Journal of a 9-day coach holiday through 9 countries.
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This page last updated: 19th July 2015.
After a good night's sleep, we are one of the first to go down for breakfast. There is a very good choice of cereals and fruit, bread, cooked meats, cheese and even hot food in the form of scrambled egg and some meatballs.
Christine waits in the lobby while I return to the room and collect the luggage. It is easiest to bring one suitcase down at a time.
Before long we are on our way down through Belgium and over the border into Luxembourg. We stop at the services. The drivers tell us that this is the cheapest place to buy tobacco on the trip. Although we are non-smokers, our son Ian rolls his own cigarettes and we've promised to bring him back some Golden Virginia. Here it costs less than a quarter of the price it does back home.
We leave Luxembourg and join the French motorway system. The scenery is rural but with only the occasional glimpses of village churches and distant woodland. The drivers take the opportunity to tell us details of the holiday itinerary, in particular the optional excursions. They do not exert any pressure on us to partake in these, but they do require that we make a decision as to which options we want to take up. We do not really get enough information though to be sure which options are most suitable.
A couple more hours sees us out of the countryside and into Strasbourg, with interesting views of railway marshalling yards and old churches. Beyond the city we stop briefly at a small service station. Time to stretch our legs and use the toilets, before climbing back aboard the coach.
Before too long, we arrive in Switzerland. Basel is grey and sombre. A lot of building work is going on here, including the construction of more tunnels to take traffic under, rather than through, the city. We cross the Rhine and then dive under a tunnel to come out at a large service area, Autogrill Pratteln, which straddles the motorway.
Here we have a slightly longer stop. I go over to the other side to change some sterling into Swiss Francs. The service area is packed with people thronging the various shops. I purchase two bananas and two apples from a stall and then we go for some lunch in the self-service restaurant. Two glasses of apple-juice plus one Schnitzel and french-fries costs an amazing twelve pounds. It is large enough and tasty enough to split in half and satisfies both our hungers.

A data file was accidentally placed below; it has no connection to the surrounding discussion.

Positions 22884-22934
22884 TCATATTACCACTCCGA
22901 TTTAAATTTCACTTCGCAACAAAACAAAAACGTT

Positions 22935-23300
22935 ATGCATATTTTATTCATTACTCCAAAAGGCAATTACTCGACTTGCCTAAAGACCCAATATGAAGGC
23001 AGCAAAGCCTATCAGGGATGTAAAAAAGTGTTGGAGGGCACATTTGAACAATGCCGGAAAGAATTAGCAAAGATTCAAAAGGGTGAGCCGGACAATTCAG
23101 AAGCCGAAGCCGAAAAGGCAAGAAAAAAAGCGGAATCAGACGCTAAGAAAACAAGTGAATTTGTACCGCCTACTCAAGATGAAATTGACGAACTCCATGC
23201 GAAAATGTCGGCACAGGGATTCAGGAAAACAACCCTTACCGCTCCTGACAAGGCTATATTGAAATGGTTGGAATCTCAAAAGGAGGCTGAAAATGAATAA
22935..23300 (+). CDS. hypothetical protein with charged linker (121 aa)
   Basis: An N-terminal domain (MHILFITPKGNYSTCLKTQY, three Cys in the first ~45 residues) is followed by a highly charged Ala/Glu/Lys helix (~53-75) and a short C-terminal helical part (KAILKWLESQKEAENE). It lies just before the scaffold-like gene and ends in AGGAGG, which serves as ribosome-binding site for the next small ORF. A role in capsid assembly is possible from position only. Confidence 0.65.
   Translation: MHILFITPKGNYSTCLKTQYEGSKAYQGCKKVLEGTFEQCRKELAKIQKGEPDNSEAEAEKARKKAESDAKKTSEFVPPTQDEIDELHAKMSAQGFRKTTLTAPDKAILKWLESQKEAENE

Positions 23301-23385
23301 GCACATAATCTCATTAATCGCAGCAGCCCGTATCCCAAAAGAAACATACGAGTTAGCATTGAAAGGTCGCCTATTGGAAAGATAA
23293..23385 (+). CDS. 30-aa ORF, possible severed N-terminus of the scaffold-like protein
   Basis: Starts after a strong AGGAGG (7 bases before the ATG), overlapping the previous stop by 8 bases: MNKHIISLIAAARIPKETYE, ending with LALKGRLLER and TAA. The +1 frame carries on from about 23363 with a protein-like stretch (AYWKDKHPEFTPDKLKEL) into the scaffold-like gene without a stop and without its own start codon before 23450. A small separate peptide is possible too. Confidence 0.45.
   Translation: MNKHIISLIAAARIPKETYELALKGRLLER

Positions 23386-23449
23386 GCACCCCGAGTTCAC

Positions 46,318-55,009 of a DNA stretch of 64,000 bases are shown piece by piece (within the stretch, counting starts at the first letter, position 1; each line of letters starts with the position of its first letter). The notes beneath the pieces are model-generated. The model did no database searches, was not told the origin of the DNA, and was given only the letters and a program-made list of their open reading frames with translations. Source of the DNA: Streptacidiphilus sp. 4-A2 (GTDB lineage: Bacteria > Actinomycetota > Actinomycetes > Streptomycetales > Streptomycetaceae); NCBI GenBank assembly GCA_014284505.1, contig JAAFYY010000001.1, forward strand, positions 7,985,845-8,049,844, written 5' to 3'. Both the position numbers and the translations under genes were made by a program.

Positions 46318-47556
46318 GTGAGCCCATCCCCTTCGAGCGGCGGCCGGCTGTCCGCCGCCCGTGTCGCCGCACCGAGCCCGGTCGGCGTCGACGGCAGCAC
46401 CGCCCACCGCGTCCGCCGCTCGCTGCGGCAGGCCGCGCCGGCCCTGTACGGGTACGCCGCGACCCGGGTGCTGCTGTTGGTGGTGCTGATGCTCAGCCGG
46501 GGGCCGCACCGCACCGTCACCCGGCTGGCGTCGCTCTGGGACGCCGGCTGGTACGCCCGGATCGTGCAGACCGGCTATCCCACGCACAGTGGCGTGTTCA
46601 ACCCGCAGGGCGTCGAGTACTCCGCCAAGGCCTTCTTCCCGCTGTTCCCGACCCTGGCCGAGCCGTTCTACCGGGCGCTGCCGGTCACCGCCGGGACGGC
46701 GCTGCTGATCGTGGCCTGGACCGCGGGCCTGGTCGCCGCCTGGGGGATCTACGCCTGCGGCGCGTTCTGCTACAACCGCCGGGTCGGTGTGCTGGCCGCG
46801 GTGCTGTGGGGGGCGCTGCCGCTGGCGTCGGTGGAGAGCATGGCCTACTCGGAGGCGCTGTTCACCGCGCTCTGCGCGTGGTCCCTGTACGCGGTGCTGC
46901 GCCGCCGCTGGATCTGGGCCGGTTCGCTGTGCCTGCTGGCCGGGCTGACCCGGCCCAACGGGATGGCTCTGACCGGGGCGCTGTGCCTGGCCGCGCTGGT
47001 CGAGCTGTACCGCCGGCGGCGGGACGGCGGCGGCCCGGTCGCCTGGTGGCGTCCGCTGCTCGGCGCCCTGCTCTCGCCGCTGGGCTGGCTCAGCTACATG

Now that we have reached Switzerland, the scenery improves dramatically. This is the land of high mountains, broad lakes and long tunnels. The road skirts Lake Lucerne. Houses clutter the shoreline, gradually thinning out higher up the hillsides and giving way to more trees. Above these are bare rocks with snow lying on the highest peaks.
The longest tunnel is the Gotthard Strassentunnel Until a longer tunnel opened recently in Norway, the Gotthard Tunnel at 16.9km, was the longest road-tunnel in Europe. Several other tunnels we pass through on this holiday are well over 5km long.
A tragic accident had closed the tunnel in November 2001. Up to a week ago, traffic was only being allowed through in convoys, one way at a time, leading to huge delays. Now, however, it is again open to two-way traffic. We leave the tunnel and stop at the St Gotthard South services. Below is the pretty village of Airolo and above are snow-capped mountains.
It is now only an hour or so down to Lake Lugano. There is a thunderstorm as we approach Lugano and it is still raining as the coach pulls up in front of the Calipso Hotel, Paradiso. where we are to stay for three nights.
Our room is on the first floor and not too far from the old but serviceable lift. The room itself is fairly basic, but we are able to order extra pillows. There is a good-sized bathroom with a shower inside the bath, but I cannot figure out how to turn it on.
We have about an hour to relax and unwind before going down to dinner. The dining room staff are mainly from Croatia and have only a little knowledge of English, or indeed Italian or German. Nonetheless they are friendly and as there is no choice of menu, it works out just fine. At reception, we were given a wad of notes with our room number on; to order drinks, either with our meal, or at the bar later, we just hand over a note. No cash exchanges hands and we settle up our bar-bill on departure. It is a simple three course meal; soup, a main course which is very tasty and wholesome, with seconds offered, and a somewhat unexciting dessert.
After the evening meal, Christine sits in the lounge for a short time, talking with other members of the coach party, before retiring. The rain has eased off, so I take a walk down to the lake shore. It is not far, but is just a little too steep to expect Christine to venture down. Despite the weather, there is a splendid view across the lake, and there is some shelter to be had by the pier entrance.
I inhale the fresh evening air as I walk back to the hotel
|Journal Day 3||Photographs Day 2|